In this tutorial, we’ll be learning about PowerApps functions and formulas. This gives us a good foundation in creating the rest of our Power App by ourselves.
We can use PowerApps functions and formulas to improve the functionality and change the behavior in our Power Apps canvas app.
PowerApps Functions And Formula Reference
Microsoft has an amazing resource in the documentation called Formula reference for Power apps.
This contains all the different formulas and functions that Power Apps has for us to do everything we needed to do. Those are all the things that we would put in this formula bar. For example, in this record, I concatenated the first name and last name together.
I used the Concatenate function for that.
We can also click it on the reference page to see exactly how it works. We’ll see what Concatenate does, the difference between Concatenate and the Concat function, and their corresponding syntax.
We’ll also see some examples which allow us to better understand how it works.
This reference is really useful especially if we want to try to do something we don’t know how to do. Let’s now go through an example.
Utilizing The Concatenate Function In PowerApps
In this example, let’s try to concatenate the DateJoined data to the Location data in this element.
To do that, we need to use this formula.
However, this formula won’t work and will produce an error.
That’s because the Concatenate function only accepts either a Text or a table column of Text type. In our formula, we referenced the Location record which is a text/string. But we also referenced the DateJoined record which is a date and not a text/string type.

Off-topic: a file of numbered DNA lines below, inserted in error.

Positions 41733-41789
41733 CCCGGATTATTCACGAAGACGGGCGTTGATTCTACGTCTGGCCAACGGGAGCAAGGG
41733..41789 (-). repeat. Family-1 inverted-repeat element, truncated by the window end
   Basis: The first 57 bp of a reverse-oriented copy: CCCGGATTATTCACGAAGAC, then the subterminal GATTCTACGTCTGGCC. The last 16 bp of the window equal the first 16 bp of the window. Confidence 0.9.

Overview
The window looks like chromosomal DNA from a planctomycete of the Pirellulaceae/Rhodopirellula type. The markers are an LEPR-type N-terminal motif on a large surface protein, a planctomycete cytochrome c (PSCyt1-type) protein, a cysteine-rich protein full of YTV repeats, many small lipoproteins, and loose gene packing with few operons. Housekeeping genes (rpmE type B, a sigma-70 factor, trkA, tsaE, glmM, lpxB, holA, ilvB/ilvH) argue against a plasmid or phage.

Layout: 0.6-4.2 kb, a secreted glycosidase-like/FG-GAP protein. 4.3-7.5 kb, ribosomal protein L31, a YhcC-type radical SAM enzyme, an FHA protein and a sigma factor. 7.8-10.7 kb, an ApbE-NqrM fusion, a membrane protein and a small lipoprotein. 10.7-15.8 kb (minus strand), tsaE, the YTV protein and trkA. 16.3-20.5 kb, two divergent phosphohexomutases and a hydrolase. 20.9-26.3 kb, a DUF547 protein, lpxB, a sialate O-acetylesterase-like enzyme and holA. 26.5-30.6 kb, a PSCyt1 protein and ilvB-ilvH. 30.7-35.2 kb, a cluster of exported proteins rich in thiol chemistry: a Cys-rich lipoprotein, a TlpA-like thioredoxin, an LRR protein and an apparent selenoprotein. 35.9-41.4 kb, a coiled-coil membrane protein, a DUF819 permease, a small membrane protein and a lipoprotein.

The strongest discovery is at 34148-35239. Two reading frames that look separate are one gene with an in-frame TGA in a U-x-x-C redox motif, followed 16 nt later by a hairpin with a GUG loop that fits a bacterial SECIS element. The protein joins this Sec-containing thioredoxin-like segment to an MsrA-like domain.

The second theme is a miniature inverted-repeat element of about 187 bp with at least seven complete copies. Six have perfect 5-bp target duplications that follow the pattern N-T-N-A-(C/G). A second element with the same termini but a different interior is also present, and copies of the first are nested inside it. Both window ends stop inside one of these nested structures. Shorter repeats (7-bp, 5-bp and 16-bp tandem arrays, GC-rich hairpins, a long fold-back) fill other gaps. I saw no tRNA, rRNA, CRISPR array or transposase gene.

So how do we turn a date into a text/string type?
Formatting Data Type Using The Text Function In PowerApps
Well, we need to use the Text function which converts any value and formats a number or date/time value to a string of text.
Let’s now add it to our formula. It doesn’t require an argument, but it still allows us to specify the format that we’d like the converted value to produce. For this example, let’s just use the ShortDate format. Moreover, let’s add a space to separate the location and the date.
As a result, we have the customer’s name, their location, and the date when they joined.
Configuring Dates Using The Month And Year PowerApps Functions
However, the date format is obviously too detailed. We probably only need the year and month. To display only the year and month, we need to use the Month and the Year functions separately.
Let’s now change our formula and use the Month and Year functions. Don’t forget to use the Text function again to convert the dates into strings.
Once we’re done with that, we’ll now see that the date only displays the month and year they joined.
Exploring Other PowerApps Functions In The Reference Material
Let’s try to check out other available functions in the Microsoft reference documentation.
1. The Refresh Function
First, let’s check out the refresh function that was used in this element.
Then, let’s see what refresh does.
As expected, this function retrieves a fresh copy of a data source. It needs a data source as an argument.
In this example, the data source is Table1.
2. The Today Function
Another thing that’s also really cool is the Today function. Instead of using the table name as the title, we can change it to the date today.
To do that, we’ll use the Today function in our formula.
Now it displays the date of recurrence today. If we’ll check out this app tomorrow, it’ll return the date for tomorrow and so on and so forth.
We can see a detailed explanation of this function in the reference material as well.
In a nutshell, it’s a good way to learn about these things when working with Power Apps. As I’ve mentioned, there’s a lot of different functions that we can use.
We can always check the reference material from Microsoft whenever we want to explore the functions and formulas. And I highly recommend that you go through all those functions because it makes knowing what to do and debugging easier.
All the best,
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For more functions in Power Apps queries to review, see here…